“Traffic authorities forecast some 2.1 billion trips nationwide in the 40 days around Lunar New Year, the first major holiday since the pandemic began during which domestic travel will be possible with minimal restrictions. What has been called the world’s largest annual migration is likely to expand the ongoing outbreak and endanger the many elderly and undervaccinated people in China’s rural areas, experts said, since hundreds of millions of people will travel to see family, many for the first time in three years.”
The Post article added that, “While China’s urban medical infrastructure has significantly improved in recent years, state media has reported that many rural clinics suffer from a lack of doctors, with some being forced to ration painkillers earlier this month.”
On the front page of today’s Post, Samuel Oakford, Lily Kuo, Vic Chiang, Imogen Piper and Lyric Li reported that, “A Washington Post examination of satellite imagery, firsthand videos posted to social media and witness accounts suggests that China’s covid death toll is far higher than the government’s tally, undermining Beijing’s claim that the outbreak remains under control.“
Meanwhile, Reuters writer Dominique Patton reported yesterday that, “China’s Commerce Ministry said on Wednesday it will continue to impose anti-dumping and anti-subsidy tariffs on the animal feed ingredient distillers dried grains (DDGS) imported from the United States for another five years.
“The move, widely expected by the industry, keeps tariffs amounting to as much as 66% on the product, after they expired in 2021 and were followed by a one-year review period ending on Jan. 11.”
And a Reuters article from today reported that, “China’s agriculture ministry raised its outlook for both corn and soybean production on Thursday, bringing its forecast in line with the statistics bureau’s recently reported data on the size of last autumn’s crops. Corn production in the 2022/23 crop year that began in September is seen at 277.2 million tonnes, up 1.7% on the prior year, the ministry said in its monthly Chinese Agricultural Supply and Demand Estimates (CASDE) report. Soybean output is up 23.7% at 20.3 million tonnes.”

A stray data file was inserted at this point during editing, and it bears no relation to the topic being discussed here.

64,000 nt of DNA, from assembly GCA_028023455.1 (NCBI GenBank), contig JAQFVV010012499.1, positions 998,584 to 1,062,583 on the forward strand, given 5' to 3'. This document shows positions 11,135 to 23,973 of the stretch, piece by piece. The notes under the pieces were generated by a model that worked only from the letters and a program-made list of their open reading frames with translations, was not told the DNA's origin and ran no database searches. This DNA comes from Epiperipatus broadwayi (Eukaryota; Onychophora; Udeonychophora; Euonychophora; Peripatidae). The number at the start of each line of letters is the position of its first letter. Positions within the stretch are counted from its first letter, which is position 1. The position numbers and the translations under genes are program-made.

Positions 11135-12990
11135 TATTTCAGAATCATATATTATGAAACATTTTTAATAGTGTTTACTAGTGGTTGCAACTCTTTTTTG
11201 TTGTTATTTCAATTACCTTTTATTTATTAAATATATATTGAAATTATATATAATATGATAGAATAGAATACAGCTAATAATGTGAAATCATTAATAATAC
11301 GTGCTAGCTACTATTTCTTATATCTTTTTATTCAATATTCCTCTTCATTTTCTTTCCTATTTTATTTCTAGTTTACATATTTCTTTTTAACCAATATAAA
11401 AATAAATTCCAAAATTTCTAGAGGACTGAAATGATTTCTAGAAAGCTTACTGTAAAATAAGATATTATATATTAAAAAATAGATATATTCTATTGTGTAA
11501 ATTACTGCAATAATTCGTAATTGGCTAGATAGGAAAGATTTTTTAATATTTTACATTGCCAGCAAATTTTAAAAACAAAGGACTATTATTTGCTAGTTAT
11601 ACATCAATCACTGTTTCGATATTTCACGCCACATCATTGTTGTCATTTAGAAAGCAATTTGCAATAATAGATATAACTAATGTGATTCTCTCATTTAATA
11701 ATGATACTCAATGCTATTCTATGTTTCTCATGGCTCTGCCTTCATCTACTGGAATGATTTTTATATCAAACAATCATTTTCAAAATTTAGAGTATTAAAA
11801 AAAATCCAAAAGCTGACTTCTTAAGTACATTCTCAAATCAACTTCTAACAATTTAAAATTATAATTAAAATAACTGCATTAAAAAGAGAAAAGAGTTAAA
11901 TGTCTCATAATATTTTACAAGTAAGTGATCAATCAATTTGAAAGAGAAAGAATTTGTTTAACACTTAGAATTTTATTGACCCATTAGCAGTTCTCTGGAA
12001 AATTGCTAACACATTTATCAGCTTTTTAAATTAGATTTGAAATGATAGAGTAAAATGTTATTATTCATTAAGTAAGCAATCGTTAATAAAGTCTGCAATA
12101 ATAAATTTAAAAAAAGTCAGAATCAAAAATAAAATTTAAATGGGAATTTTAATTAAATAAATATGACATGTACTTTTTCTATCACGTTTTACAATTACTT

Also with respect to China, Reuters News reported this week that, “Anec, a Brazilian trade group representing grain exporters, said on Tuesday the country has booked shipments of more than 1 million tonnes of corn to China in January, putting Brazil on course to export a record overall volume of that commodity in the current month.
“Earlier in the day, Anec revised its Brazilian corn exports estimate for January to 5.024 million tonnes, up from 4.326 million tonnes forecast in the previous week.”
And Reuters writer Ana Mano reported yesterday that, “Brazilian farmers are poised to reap a much larger soybean crop than last season in spite of dryness in southern parts of the South American country and a slow start to the harvest in the center-west region due to rains.
“Growers in Brazil are on course to produce a record 153.4 million-tonne crop, agribusiness consultancy Agroconsult forecast on Wednesday, as it finishes preparations for a planned field expedition that will survey farms across 12 states accounting for 95% of national output.”
Elsewhere, Bloomberg writer Jonathan Gilbert reported yesterday that, “With many crop traders focusing on Argentina’s drought, one forecaster has tapped satellite imagery to make the bold prediction that nation’s upcoming soybean harvest may plunge to a five-year low.
“Mickael Attia, a crop analyst with EarthDaily Analytics, sees the soy harvest in the second quarter shrinking to 36.9 million metric tons. That’s well below the Buenos Aires Grain Exchange’s estimate of 48 million tons, and would be at a level not seen by the bourse since 2018. Argentina is the biggest exporter of soy meal and soy oil.”
Reuters writer Maximilian Heath pointed out yesterday that, “Argentina’s Rosario Grains exchange sharply cut its forecast for the 2022/23 soybean harvest to 37 million tonnes from a previous forecast of 49 million, it said on Wednesday, as the country faces its worst drought in 60 years.
“The exchange also slashed its 2022/23 corn harvest estimate to around 45 million tonnes, down from 55 million previously.”
In wheat related news, Bloomberg writer Pratik Parija reported yesterday that, “India is set to harvest a record wheat crop this season as favorable weather and heat-resistant seeds are expected to boost yields, potentially setting the stage for the country to lift restrictions on exports.
“Output may climb almost 5% from a year earlier to 112 million tons in the year to June, said Gyanendra Singh, head of the Indian Institute of Wheat and Barley Research.”
Dow Jones writer Will Horner reported today that, “European wheat stocks are set to jump next year as strong wheat harvests and sluggish demand drive a surplus of the grain higher, Strategie Grains said Thursday, as it raised its forecasts for production and carryout stocks.
“Ample supplies of Russian and Australian wheat in the current 2022-23 season, coupled with an influx of Ukrainian grains thanks to a deal involving Russia to allow Kyiv to export its grain are helping to build stocks in Europe, the consultancy said in its monthly report.”